Allan Cunningham statue

Public Art: Allan Cunningham statue

Sculptor: © Tommaso Sani

Description: The balding botanist Allan Cunningham stands with his right hand clutching freshly  cut plant specimens whilst his left hand rests on a tree stump that is sprouting ferns and waratahs. He is wearing breeches and stockings.

Date Unveiled: c1891

Location: The Allan Cunningham statue is located on the Bent Street exterior niche of the Land Department Building, Bridge Street, Sydney, Australia.

Allan Cunningham statue, Despartment of Lands buildingSo Who Was Allan Cunningham?

Allan Cunningham (13th July, 1791 – 27th June 1839) was an English botanist and explorer.

He was born in Wimbledon, Surrey, the son of Allan Cunningham who was the Head Gardener at Wimbledon Park House.

After graduating from school Cunningham worked for the superintendent of Kew gardens where he hobknobbed with the likes of Robert Brown and Sir Joseph Banks.

In 1814 Banks suggested that Cunningham join an expedition to Brazil to collect plant specimens with Kew Gardens botanical collector, James Bowie. Following this, Cunningham journeyed to Australia and set up home in Parammatta. There he joined  several expeditions including John Oxley's 1817 exploration of the Lachlan and Macquarie rivers where he managed to collect specimens of about 450 species.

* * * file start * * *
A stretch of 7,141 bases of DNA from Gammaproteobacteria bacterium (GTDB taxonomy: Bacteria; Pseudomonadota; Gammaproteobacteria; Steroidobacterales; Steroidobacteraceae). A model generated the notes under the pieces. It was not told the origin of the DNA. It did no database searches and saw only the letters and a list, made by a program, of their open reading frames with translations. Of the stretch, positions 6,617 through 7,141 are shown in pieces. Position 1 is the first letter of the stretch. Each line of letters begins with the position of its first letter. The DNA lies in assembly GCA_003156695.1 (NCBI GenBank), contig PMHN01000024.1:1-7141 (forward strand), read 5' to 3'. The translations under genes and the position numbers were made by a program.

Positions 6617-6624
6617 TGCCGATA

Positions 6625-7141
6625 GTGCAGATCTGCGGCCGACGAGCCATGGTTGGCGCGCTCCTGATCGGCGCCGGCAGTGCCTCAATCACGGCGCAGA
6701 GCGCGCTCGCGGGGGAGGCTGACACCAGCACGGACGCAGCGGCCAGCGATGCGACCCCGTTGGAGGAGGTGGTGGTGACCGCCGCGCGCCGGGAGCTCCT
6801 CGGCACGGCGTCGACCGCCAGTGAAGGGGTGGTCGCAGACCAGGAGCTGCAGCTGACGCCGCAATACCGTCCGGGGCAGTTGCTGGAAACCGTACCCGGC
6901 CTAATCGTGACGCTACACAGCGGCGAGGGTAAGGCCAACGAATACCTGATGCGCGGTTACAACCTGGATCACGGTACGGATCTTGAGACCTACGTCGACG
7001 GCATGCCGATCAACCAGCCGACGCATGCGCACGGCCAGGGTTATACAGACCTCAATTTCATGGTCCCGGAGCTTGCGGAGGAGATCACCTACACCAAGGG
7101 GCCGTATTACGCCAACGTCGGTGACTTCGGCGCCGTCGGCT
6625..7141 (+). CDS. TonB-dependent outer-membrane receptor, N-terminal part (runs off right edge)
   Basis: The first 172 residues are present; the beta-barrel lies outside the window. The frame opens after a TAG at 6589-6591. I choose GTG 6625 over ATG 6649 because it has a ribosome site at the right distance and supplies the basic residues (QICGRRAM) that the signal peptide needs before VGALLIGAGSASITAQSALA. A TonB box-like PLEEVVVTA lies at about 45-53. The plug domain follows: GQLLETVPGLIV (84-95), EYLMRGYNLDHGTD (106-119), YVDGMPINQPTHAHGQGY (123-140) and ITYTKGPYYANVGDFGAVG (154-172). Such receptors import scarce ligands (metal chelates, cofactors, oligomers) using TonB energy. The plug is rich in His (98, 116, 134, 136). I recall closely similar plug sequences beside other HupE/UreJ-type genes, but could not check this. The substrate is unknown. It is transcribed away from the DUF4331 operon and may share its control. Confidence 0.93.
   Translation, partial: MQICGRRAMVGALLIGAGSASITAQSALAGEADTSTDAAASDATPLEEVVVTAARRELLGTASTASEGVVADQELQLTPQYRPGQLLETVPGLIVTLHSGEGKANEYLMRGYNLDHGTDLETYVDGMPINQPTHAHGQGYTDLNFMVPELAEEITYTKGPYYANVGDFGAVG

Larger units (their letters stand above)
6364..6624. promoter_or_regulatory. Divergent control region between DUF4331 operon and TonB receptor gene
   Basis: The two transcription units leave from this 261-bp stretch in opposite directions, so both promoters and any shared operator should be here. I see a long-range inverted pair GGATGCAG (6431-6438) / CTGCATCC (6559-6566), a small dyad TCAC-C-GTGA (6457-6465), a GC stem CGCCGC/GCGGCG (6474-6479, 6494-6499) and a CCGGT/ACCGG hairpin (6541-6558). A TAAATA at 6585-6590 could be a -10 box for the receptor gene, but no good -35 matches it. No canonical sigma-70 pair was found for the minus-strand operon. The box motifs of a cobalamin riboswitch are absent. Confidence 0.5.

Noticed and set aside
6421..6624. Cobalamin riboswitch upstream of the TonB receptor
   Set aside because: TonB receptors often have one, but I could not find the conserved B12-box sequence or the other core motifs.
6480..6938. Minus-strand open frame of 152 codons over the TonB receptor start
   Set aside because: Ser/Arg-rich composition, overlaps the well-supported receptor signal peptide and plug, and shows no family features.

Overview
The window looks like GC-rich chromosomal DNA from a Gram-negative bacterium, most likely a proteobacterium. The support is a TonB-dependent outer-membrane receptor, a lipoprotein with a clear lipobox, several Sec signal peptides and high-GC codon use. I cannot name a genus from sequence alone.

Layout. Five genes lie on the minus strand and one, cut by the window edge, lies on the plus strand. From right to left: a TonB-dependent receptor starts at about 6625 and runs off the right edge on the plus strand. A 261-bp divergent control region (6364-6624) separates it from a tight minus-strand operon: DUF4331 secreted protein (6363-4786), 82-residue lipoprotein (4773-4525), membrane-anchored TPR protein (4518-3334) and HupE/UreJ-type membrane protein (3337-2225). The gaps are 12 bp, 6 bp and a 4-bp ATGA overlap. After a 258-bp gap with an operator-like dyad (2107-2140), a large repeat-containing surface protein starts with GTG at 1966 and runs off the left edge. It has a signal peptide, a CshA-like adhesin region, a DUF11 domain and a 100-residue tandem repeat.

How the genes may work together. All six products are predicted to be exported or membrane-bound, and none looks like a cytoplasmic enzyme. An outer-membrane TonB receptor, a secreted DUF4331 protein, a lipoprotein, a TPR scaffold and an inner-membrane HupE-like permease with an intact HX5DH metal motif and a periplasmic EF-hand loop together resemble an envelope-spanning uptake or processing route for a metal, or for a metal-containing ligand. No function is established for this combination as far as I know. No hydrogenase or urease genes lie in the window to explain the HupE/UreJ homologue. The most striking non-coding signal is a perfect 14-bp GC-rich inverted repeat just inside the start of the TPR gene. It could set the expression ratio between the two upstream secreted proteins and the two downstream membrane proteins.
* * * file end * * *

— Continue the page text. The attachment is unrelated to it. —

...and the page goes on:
In 1817, he began the first of four sea voyages with Phillip Parker King to survey the whole of the Australian coastline. These journeys started on the 85 tons HMS Mermaid and ended on the much bigger Bathhurst. On board the first voyage were King, Frederick Bedwell , John Septimus Roe, Allan Cunningham, 12 seamen, 2 boys and the Aboriginal, Boongaree.  

Alan Cunnigham  became the Colonial Botanist for a short time in 1831 but was furious at being delegated to nothing more than the  government officials vegetable gardener.  The newspaper of the day printed,   he 'would no longer consent to remain a mere cultivator of cabbages and turnips'.

Cunningham died in 1839 of consumption and his remains were later interred  in an obelisk within Sydney's Royal Botanic Gardens in 1901. The plants surrounding the obelisk are examples of those collected by him during his 1818-1822 expeditions.

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